There are other hotels to see and several other restaurants too, from the massive City of Dreams Triplex (featuring three distinct hotels with world class dining options) to the Galaxy Macau which houses the newly minted Banyan Tree Spa (a spa lover’s paradise).

At the end of the day, though, having visited the glamorous marble-lobbied hotels with rooms where no detail was left to chance, it was the cultural aspects of Macau that stuck with me most. To visit Macau thinking there’s nothing else to do except be a character in the Asian version of Hangover would definitely be a mistake. There is another side to the island: the history, culture and architecture are alive—especially in the older parts. Perhaps it’s time to leave misconceptions behind and be surprised yourself by the true gift of Macau.

 

The international dialing code for Macau is 853.  

Where to Stay:

At the Cotai Strip

The City of Dreams – This triplex is imposing but serves your every need. It is comprised of three distinct hotels, including the Grand Hyatt Macau which itself has two wave-inspired towers and 791 guest rooms and suites). Don’t forget to check out the hip and trendy Beijing Kitchen restaurant which specializes in authentic northern Chinese cuisine. Crown Towers is another hotel part of the City of Dream, with 300 guest rooms. The rock and roll loving crowd will appreciate the Hard Rock Hotel, which is quite glitzy and edgy, and features a Rock Star Suite. Visitors to Macau should not miss the spectacle, The House of the Dancing Water, a one of a kind show created by Frank Dragone and worth the trip alone. The show resides at the City of Dreams.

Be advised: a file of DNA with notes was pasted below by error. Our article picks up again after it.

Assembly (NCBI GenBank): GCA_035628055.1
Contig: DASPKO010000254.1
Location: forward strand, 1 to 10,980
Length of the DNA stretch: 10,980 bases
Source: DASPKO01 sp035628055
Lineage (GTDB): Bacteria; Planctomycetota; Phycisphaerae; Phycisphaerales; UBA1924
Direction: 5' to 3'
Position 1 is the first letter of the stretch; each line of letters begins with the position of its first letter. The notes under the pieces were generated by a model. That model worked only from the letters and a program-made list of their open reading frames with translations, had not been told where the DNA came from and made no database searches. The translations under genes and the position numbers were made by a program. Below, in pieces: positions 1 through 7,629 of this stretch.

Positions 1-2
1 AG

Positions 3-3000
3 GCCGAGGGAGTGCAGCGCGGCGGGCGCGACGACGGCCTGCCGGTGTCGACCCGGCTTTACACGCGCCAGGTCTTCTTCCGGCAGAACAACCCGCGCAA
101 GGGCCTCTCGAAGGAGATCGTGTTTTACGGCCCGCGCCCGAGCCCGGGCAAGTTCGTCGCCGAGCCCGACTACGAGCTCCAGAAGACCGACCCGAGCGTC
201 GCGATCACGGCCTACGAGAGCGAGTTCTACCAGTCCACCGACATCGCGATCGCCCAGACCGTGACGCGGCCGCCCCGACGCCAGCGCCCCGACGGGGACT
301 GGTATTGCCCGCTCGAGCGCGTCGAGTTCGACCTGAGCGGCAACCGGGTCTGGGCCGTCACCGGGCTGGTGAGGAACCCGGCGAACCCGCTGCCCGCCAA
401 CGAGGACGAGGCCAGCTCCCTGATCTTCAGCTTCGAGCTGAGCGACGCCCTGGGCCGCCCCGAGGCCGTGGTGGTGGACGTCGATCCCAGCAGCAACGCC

(853) 8868 6688, Estrada do Istmo, Cotai, Macau

www.cityofdreamsmacau.com

Galaxy Macau – This ginormous sprawl of a complex may be intimidating for some visitors, but think of it as a place that has everything you need, from arguably the widest selection of Chinese and Pan Asian cuisine in Macau under one roof to the Banyan Tree Spa. For spa, skeptics, a two hour long session in an individual bamboo-motif spa suite (which is as large as a house) and complimentary tea service at the end of the session will have you reach Nirvana pretty swiftly. Don’t forget to check out the Macallan Whiskey Bar & Lounge, the first Macallan branded Whiskey bar serving over 360 whiskeys to suit every type of traveler. Visit

853  2888 0888, Avenida de Cotai, Cotai City, Macau, www.galaxymacau.com

The Venetian Macau- The largest casino in the world, the Venetian Macau offers suites that span 70 square meters with sunken living rooms, lavish bath and private bedrooms. Ride on gondolas, shop to your pocketbooks’ content, and enjoy the sheer magnificence of prairie-like space. The Venetian offers 3,000 suites.

853 2882 8888, Estrada da Baía de N. Senhora da Esperança, www.venetianmacao.com

 

In the Peninsula

The Mandarin Oriental Macau – This boutique hotel leaves no stone unturned when it comes to service and presentation. The rooms are generous and many feature floor to ceiling views of the Macau Tower (the world’s tallest night time bungee jumping spot), and beautifully appointed rooms. Not to miss is the breakfast buffet at the Vida Rica Restaurant that features everything from pan fried noodles to Indian-influenced samosa; plus, the views of South China Sea aren’t too shabby.

800 526 6566, Avenda de Sagres, Nape, Macau, www.mandarinoriental.com/macau/